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'We Grown Now' imbues hope in a coming-of-age story in a Chicago housing project

AILSA CHANG, HOST:

In the 1980s and 90s, Chicago's now-demolished Cabrini-Green was a housing project notorious for crime and neglect. But critic Bob Mondello says a new movie called "We Grown Now" suggests that if you were growing up there, Cabrini could also be a place of warmth and poetry.

BOB MONDELLO, BYLINE: We hear best buddies Malik and Eric before we see them.

(SOUNDBITE OF FILM, "WE GROWN NOW")

GIAN KNIGHT RAMIREZ: (As Eric) Are you even pushing it?

MONDELLO: Elementary school kids, they're dragging a mattress from an abandoned apartment to a playground several blocks away because, as Malik puts it...

(SOUNDBITE OF FILM, "WE GROWN NOW")

BLAKE CAMERON JAMES: (As Malik) In Cabrini-Green, there's only one rule on the playground. It don't matter how old you are, how much money you got, how big a tall or small. All that matters is if you can jump.

MONDELLO: And at this, Malik runs as fast as his legs can take him, past the jump-ropers on the hopscotchers, for a flying leap at a big pile of mattresses.

(SOUNDBITE OF THUD)

MONDELLO: Success as only an adolescent can measure it.

(SOUNDBITE OF FILM, "WE GROWN NOW")

BLAKE: (As Malik) I was flying, man. That's the closest I got to God.

MONDELLO: Malik lives in a high-rise with his sister, mother and grandmother, and Eric lives with his dad and sister one floor up. Even on high floors, their apartment doors open not to hallways, but to open spaces with chain-link fencing, one of many money-saving shortcuts that make these apartments less than ideal in Chicago winters. But in spring, with filmmaker Minhal Baig leaning into the boys' exuberance, the chain-link proves good for shouting through.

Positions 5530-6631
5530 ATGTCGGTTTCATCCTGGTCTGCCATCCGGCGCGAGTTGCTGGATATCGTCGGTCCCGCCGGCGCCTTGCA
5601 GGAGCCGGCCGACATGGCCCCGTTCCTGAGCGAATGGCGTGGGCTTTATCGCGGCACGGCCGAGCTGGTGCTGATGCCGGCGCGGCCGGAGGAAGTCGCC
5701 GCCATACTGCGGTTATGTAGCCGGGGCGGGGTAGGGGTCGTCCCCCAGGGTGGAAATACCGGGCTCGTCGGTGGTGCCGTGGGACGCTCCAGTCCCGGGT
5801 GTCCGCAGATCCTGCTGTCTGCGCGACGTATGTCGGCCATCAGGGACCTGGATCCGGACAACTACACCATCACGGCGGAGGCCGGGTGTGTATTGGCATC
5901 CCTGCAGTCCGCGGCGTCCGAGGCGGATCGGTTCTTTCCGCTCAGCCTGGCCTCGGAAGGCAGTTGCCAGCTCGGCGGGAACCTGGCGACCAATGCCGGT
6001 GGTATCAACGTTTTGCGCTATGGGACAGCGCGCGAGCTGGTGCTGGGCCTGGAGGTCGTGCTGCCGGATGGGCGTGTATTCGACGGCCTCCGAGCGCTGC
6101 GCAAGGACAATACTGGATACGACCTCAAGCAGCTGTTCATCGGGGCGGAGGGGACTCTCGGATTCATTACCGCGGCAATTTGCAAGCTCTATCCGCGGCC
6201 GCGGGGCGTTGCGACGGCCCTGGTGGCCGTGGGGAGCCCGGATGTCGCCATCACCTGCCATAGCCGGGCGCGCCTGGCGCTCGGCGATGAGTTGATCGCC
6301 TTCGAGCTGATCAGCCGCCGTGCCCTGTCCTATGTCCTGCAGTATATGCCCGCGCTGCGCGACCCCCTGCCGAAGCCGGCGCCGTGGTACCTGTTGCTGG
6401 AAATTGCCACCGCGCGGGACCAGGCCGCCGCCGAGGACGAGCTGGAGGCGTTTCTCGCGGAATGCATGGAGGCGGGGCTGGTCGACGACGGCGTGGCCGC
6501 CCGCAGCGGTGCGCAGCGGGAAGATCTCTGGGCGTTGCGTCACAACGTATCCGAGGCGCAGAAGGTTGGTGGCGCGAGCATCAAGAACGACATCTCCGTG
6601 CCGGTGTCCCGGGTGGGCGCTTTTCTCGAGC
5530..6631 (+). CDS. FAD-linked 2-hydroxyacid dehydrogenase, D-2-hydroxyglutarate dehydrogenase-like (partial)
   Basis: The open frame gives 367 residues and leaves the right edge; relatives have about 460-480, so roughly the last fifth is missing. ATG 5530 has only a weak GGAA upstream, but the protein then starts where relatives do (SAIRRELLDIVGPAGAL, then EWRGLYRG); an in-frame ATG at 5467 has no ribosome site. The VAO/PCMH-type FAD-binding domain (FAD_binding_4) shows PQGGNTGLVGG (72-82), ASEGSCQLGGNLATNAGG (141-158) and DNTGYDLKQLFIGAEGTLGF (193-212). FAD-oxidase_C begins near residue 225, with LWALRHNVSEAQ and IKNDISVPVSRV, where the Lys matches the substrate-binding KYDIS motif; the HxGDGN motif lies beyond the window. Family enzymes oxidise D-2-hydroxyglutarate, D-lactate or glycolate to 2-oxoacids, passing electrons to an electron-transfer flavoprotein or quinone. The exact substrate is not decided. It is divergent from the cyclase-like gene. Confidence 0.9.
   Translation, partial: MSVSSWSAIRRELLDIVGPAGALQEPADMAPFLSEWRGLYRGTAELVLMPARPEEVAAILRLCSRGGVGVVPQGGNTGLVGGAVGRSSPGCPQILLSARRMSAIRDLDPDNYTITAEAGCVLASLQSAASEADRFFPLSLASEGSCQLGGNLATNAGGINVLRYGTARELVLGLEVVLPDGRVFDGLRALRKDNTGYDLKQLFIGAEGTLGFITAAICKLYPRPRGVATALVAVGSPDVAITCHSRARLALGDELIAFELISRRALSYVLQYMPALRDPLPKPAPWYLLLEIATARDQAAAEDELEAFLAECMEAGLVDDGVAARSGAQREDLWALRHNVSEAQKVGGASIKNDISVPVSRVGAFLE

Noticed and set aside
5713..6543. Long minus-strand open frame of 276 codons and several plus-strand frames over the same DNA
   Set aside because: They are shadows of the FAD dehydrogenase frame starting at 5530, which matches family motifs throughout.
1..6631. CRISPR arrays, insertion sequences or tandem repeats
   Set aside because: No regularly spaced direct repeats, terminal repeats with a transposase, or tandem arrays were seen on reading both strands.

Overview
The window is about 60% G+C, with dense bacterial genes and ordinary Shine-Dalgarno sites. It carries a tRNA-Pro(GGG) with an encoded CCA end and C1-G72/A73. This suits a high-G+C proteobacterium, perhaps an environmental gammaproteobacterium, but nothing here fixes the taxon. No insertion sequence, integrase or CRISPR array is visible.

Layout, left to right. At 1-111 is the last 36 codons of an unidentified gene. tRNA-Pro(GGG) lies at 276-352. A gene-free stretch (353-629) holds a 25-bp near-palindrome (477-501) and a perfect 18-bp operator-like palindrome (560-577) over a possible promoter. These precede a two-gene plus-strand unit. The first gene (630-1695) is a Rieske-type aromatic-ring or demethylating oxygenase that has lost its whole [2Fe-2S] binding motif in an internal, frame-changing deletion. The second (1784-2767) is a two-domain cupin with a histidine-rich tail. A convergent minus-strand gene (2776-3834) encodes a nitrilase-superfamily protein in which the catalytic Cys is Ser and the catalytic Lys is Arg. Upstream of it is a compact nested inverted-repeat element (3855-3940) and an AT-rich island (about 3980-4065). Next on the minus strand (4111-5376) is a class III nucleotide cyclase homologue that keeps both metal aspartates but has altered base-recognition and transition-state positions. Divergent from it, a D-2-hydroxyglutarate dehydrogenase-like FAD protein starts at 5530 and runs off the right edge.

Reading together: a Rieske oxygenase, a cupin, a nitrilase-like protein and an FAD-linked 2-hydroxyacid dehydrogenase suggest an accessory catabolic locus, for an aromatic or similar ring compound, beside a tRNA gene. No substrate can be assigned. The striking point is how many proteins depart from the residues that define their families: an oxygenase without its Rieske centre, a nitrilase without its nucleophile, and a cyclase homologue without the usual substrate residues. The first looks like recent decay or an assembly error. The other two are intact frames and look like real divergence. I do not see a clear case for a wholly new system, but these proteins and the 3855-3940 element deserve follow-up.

(SOUNDBITE OF FILM, "WE GROWN NOW")

BLAKE: (As Malik) My name's Malik.

GIAN: (As Eric) And my name's Eric.

MONDELLO: And Malik's grandmother remembers when she moved here from Mississippi, the enclosures were gathering places.

(SOUNDBITE OF FILM, "WE GROWN NOW")

S EPATHA MERKERSON: (As Anita) Families would be out here with they kids, and they'd be treating this like a giant porch. Everybody knew each other's name.

MONDELLO: That is no longer true, even if the boys, blessed with the tunnel vision of adolescence, are too blissed out to notice. They are good kids. Even when they skip school, it's to take the El to the Art Institute of Chicago. But the year is 1992, and the death of a 7-year-old classmate, shot by a gang member, is about to constrict their lives in ways they're too young to understand. Malik returns home from skipping school to find his mother panicked.

(SOUNDBITE OF FILM, "WE GROWN NOW")

JURNEE SMOLLETT: (As Dolores) I'm over here worried sick.

BLAKE: (As Malik) Nothing happened.

SMOLLETT: (As Dolores) But Dantrell was killed. Malik, don't that mean anything to you? I can't keep you safe.

MONDELLO: Her fears are borne out when the city starts random apartment searches.

(SOUNDBITE OF FILM, "WE GROWN NOW")

SMOLLETT: (As Dolores) It's 2 o'clock in the morning. You're scaring the kids.

MONDELLO: But even as life in Cabrini-Green becomes untenable, "We Grown Now" continues to find moments of grace and beauty, and to cross up expectations of what kind of story it's telling - a story of family and friendship and trust, as Eric's dad tells his son when he has a tough decision.

(SOUNDBITE OF FILM, "WE GROWN NOW")

LIL REL HOWERY: (As Jason) You're not a baby anymore. You're grown now. And you know right from wrong. You got this, all right?

MONDELLO: Eric's adolescent eyes say he's not so sure, but grown comes early sometimes. And sad as that may be, in Baig's gentle, intimate "We Grown Now," it's also imbued with hope.

I'm Bob Mondello. Transcript provided by NPR, Copyright NPR.

NPR transcripts are created on a rush deadline by an NPR contractor. This text may not be in its final form and may be updated or revised in the future. Accuracy and availability may vary. The authoritative record of NPR’s programming is the audio record.

Bob Mondello, who jokes that he was a jinx at the beginning of his critical career — hired to write for every small paper that ever folded in Washington, just as it was about to collapse — saw that jinx broken in 1984 when he came to NPR.

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